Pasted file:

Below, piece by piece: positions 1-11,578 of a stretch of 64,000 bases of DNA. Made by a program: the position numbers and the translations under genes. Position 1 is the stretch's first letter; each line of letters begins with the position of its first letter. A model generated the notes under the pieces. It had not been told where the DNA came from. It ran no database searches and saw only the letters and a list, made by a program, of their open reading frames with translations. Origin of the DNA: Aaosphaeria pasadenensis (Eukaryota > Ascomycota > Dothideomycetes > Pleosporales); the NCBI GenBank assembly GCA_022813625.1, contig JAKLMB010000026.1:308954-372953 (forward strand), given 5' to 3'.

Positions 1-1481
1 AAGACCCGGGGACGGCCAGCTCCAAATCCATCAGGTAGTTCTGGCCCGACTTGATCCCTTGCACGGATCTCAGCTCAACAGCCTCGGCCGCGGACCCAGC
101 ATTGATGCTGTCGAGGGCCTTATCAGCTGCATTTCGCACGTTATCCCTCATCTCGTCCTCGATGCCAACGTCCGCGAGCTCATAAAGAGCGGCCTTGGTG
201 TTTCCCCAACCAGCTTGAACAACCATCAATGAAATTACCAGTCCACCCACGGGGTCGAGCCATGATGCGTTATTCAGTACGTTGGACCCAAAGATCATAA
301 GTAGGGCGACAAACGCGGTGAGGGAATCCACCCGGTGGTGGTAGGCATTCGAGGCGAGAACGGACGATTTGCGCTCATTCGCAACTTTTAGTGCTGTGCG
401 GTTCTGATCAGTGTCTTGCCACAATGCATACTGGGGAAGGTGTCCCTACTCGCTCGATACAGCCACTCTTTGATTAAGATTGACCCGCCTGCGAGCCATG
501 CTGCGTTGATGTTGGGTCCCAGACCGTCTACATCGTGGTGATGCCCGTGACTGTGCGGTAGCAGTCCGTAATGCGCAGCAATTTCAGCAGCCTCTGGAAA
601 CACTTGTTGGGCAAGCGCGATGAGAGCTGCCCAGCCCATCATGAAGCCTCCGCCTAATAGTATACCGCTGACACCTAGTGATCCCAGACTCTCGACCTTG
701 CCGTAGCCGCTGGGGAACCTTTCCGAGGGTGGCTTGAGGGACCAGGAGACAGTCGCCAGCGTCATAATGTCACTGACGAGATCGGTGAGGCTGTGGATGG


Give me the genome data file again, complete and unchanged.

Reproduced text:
Below, piece by piece: positions 1-11,578 of a stretch of 64,000 bases of DNA. Made by a program: the position numbers and the translations under genes. Position 1 is the stretch's first letter; each line of letters begins with the position of its first letter. A model generated the notes under the pieces. It had not been told where the DNA came from. It ran no database searches and saw only the letters and a list, made by a program, of their open reading frames with translations. Origin of the DNA: Aaosphaeria pasadenensis (Eukaryota > Ascomycota > Dothideomycetes > Pleosporales); the NCBI GenBank assembly GCA_022813625.1, contig JAKLMB010000026.1:308954-372953 (forward strand), given 5' to 3'.

Positions 1-1481
1 AAGACCCGGGGACGGCCAGCTCCAAATCCATCAGGTAGTTCTGGCCCGACTTGATCCCTTGCACGGATCTCAGCTCAACAGCCTCGGCCGCGGACCCAGC
101 ATTGATGCTGTCGAGGGCCTTATCAGCTGCATTTCGCACGTTATCCCTCATCTCGTCCTCGATGCCAACGTCCGCGAGCTCATAAAGAGCGGCCTTGGTG
201 TTTCCCCAACCAGCTTGAACAACCATCAATGAAATTACCAGTCCACCCACGGGGTCGAGCCATGATGCGTTATTCAGTACGTTGGACCCAAAGATCATAA
301 GTAGGGCGACAAACGCGGTGAGGGAATCCACCCGGTGGTGGTAGGCATTCGAGGCGAGAACGGACGATTTGCGCTCATTCGCAACTTTTAGTGCTGTGCG
401 GTTCTGATCAGTGTCTTGCCACAATGCATACTGGGGAAGGTGTCCCTACTCGCTCGATACAGCCACTCTTTGATTAAGATTGACCCGCCTGCGAGCCATG
501 CTGCGTTGATGTTGGGTCCCAGACCGTCTACATCGTGGTGATGCCCGTGACTGTGCGGTAGCAGTCCGTAATGCGCAGCAATTTCAGCAGCCTCTGGAAA
601 CACTTGTTGGGCAAGCGCGATGAGAGCTGCCCAGCCCATCATGAAGCCTCCGCCTAATAGTATACCGCTGACACCTAGTGATCCCAGACTCTCGACCTTG
701 CCGTAGCCGCTGGGGAACCTTTCCGAGGGTGGCTTGAGGGACCAGGAGACAGTCGCCAGCGTCATAATGTCACTGACGAGATCGGTGAGGCTGTGGATGG